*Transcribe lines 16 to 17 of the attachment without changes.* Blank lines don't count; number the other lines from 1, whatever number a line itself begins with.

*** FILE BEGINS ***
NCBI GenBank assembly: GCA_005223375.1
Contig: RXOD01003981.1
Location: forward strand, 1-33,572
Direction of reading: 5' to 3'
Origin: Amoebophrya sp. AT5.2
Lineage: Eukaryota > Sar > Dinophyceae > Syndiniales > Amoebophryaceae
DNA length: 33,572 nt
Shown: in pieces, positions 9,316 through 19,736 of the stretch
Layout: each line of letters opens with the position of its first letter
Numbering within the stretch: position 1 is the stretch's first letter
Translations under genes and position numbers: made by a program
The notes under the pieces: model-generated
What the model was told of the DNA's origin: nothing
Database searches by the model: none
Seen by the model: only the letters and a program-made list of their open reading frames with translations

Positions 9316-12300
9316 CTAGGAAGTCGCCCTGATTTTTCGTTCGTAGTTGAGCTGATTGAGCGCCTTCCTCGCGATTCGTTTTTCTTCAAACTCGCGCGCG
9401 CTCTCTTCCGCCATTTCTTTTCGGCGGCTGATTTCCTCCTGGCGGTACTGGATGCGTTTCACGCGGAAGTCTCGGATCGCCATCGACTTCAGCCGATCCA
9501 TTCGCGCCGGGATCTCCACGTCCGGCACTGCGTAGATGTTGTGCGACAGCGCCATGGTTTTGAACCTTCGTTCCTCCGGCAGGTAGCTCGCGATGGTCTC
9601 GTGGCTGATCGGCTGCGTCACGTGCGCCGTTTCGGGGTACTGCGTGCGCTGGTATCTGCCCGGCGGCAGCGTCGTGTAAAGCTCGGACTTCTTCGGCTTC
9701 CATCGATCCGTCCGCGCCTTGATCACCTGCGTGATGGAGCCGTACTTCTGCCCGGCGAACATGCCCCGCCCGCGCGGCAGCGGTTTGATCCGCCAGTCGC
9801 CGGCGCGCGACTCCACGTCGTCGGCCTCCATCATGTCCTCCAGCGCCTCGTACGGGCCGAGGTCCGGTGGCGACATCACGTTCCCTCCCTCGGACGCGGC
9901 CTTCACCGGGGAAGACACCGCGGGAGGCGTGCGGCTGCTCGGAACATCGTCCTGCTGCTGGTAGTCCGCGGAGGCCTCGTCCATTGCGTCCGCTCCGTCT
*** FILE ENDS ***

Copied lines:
Positions 9316-12300
9316 CTAGGAAGTCGCCCTGATTTTTCGTTCGTAGTTGAGCTGATTGAGCGCCTTCCTCGCGATTCGTTTTTCTTCAAACTCGCGCGCG